“You Need to Make Friends Before Moving to the UK” — Abroad Life

May 27, 2022

The Nigerian experience is physical, emotional and sometimes international. No one knows it better than our features on #TheAbroadLife, a series where we detail and explore Nigerian experiences while living abroad.

Today’s subject on Abroad Life moved to the UK because the company he works for transferred him there. He talks about Nigerians in the UK being wary of new Nigerians coming in because of their tendency to grow overdependent.

When did you decide to move abroad?

The company I work for transferred me here. I was a freelance cinematographer until 2020 when I got a full-time job as a video editor. By late 2021, I’d been promoted to head of media, and the company was opening a branch in the UK, so they asked me to go because I had travelling history. 

What travelling history?

When I was a freelancer, my major work was with a popular musician. I travelled with them wherever they went. Sometimes, it was the UK. Other times, the US. In fact, I was in the US with them the entire year of 2019. 

What did it feel like dropping everything and moving to the UK?

Because of my type of work, I was hardly ever at home. My parents were already used to me not being around. Also, I don’t have a lot of friends, so there wasn’t a lot to drop. I just told all the people I thought would care, and we hung out shortly before I left early this year (2022). 

Expectation vs reality: the UK edition.

Because I would always come to the UK with one musician or the other, everything was usually paid for. Omo, I didn’t expect that things would be this expensive o. Here, nobody is your friend except you have money. You can’t smile, beg or haggle to get bargains or discounts. The UK is bloody expensive. I had to stay in a hotel for a month before I found an apartment, and for that entire month, the bill was ₦1m. 


It’s also complicated to get an apartment. Here, you have to prove you can pay for the apartment with a six-month account statement, and many homeowners want to see that you’ve worked in the UK for those six months. In my case, I had to prove that my company, which was just setting up in the UK, was legitimate. I needed an account statement, and I needed a guarantor. 

So I guess it was difficult to settle in? 

The cold will mess with you. The weather is getting warmer now, so I can open my windows and put on my fan, but when I first got here, the cold dealt with me. Another thing I found complex was the train system. When you’re new in London, you have to study the train schedules and routes, and ask questions. I once stopped at the same wrong place five times in a row in a single day because I didn’t understand what I was doing.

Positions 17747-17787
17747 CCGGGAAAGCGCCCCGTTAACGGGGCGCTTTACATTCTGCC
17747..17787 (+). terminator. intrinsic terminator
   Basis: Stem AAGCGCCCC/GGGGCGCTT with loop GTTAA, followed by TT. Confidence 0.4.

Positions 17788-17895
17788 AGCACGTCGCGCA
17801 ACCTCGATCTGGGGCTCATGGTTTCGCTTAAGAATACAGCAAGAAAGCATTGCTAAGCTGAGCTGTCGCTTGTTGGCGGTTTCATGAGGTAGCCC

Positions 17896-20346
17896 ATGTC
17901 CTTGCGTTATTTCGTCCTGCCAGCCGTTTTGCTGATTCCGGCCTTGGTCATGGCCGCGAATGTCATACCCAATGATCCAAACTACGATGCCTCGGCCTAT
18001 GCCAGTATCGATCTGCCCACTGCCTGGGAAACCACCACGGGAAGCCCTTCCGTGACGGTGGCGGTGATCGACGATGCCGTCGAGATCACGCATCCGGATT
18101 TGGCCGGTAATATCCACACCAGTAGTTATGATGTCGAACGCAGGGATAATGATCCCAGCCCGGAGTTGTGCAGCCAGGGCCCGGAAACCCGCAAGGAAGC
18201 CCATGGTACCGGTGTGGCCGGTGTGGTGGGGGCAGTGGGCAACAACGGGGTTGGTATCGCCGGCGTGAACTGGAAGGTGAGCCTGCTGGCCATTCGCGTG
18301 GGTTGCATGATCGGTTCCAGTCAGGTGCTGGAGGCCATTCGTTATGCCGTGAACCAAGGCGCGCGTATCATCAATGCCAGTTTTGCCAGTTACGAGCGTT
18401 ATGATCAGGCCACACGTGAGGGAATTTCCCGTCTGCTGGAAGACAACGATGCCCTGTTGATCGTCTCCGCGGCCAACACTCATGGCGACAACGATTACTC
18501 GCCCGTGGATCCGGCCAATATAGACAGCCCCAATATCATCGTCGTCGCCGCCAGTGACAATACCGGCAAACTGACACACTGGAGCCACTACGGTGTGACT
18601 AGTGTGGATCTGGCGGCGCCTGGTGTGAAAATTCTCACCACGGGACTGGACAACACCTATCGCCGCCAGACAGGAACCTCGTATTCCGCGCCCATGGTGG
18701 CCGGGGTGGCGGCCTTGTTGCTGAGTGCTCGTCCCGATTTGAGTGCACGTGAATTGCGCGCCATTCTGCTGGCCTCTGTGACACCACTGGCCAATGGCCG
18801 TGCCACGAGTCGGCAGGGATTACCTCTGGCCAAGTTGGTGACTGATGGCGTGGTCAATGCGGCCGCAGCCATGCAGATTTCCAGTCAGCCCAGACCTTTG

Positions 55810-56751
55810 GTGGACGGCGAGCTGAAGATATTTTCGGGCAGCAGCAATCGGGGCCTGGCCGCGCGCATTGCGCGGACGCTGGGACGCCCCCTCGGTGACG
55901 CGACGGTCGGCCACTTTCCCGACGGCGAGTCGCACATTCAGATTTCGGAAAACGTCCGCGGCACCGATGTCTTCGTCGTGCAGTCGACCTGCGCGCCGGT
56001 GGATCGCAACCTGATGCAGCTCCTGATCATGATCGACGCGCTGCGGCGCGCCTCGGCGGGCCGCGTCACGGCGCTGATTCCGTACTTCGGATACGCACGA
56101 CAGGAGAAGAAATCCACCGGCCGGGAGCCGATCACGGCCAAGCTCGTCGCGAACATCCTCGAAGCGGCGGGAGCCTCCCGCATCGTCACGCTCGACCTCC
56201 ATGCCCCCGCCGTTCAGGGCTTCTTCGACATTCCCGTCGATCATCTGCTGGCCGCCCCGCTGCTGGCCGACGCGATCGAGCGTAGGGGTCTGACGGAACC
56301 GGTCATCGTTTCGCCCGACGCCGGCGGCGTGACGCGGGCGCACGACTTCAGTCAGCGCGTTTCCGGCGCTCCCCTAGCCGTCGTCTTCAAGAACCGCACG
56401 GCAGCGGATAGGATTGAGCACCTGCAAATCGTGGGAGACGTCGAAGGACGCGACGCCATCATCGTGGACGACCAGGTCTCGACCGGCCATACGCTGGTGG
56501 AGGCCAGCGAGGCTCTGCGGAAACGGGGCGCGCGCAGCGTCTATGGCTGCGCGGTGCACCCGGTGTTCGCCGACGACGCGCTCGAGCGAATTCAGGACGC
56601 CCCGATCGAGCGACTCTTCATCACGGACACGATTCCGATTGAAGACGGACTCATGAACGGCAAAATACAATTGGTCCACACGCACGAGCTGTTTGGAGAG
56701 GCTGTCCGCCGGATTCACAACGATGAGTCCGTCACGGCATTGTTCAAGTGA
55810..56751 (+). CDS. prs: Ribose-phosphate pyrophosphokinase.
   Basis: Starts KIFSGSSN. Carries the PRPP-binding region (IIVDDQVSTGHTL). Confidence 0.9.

Nigerian food is like gold here. I once bought a tiny pack of rice and beans for the naira equivalent of ₦10k. 

Should I cancel my plans to come to London?

LMAO, no. The best way to settle well in London is to make friends before you come here. But as you make friends, don’t make it seem like you’re coming here to depend on them. They’ll ghost you. Nigerians in the UK hate it when people come and become entirely dependent on them because you assume they’re comfortable. When you get here, invite people for drinks and offer to pay or split the bills, don’t stay too long at people’s houses, etc. 

I’ve heard stories of people getting to the airport in the UK and their contacts don’t pick their calls, or they block them. People do that because some Nigerians come here and become liabilities. Housing someone for one week turns to two months, and they’re eating your food and not working because they don’t need to contribute anything. 

Do you have any personal experiences? 

When my hotel stay was about to expire, and I was finalising my apartment papers, I called a co-worker who already stayed in London to ask if I could keep my bag at his apartment while I ran around and sorted things out. He was extremely hesitant. He even asked me to send pictures of the bag to see what it looked like. That’s when I began to understand the dynamics between Nigerians who stay in the UK and Nigerians who’ve freshly arrived. It’s cautious. 

Getting jobs is difficult. Work experience in Nigeria hardly cuts it for UK employers. Rent is expensive. So when Nigerians eventually get comfortable here, they just want to pay rent, buy groceries, fund their transportation cards, and save the rest. Before I got here, I thought Nigerians in the UK went out often and spent a lot of money. Nope. Even when they come to Nigeria for detty December and look like they’re balling, it’s because they’ve been saving for the entire year. 

What about the people from the UK?

They’re polite. They say sorry, please, and excuse me a lot. But don’t take it to mean they like you. It’s just how they are. 

Do you see yourself staying there for long?

I’m enjoying my job because it’s giving me more responsibilities, helping me sharpen my skills and I still have time to work on personal projects. I see myself staying at the company for at least three more years, and that means I’ll be in the UK for at least three more years. 

What’s your favourite part of living there?

The weather, the variety of food, all the new people I meet, the blazing fast internet and the fact that I have access to more streaming platforms. 

And your least favourite part?

It’s boring and can get lonely. Also, I’ve been hearing news of stabbings, so whenever I go out, I’m wondering, “Am I next?”

Hey there! My name is David and I’m the writer of Abroad Life. If you’re a Nigerian and you live or have lived abroad, I would love to talk to you about what that experience feels like and feature you on Abroad Life. All you need to do is fill out this short form, and I’ll be in contact.

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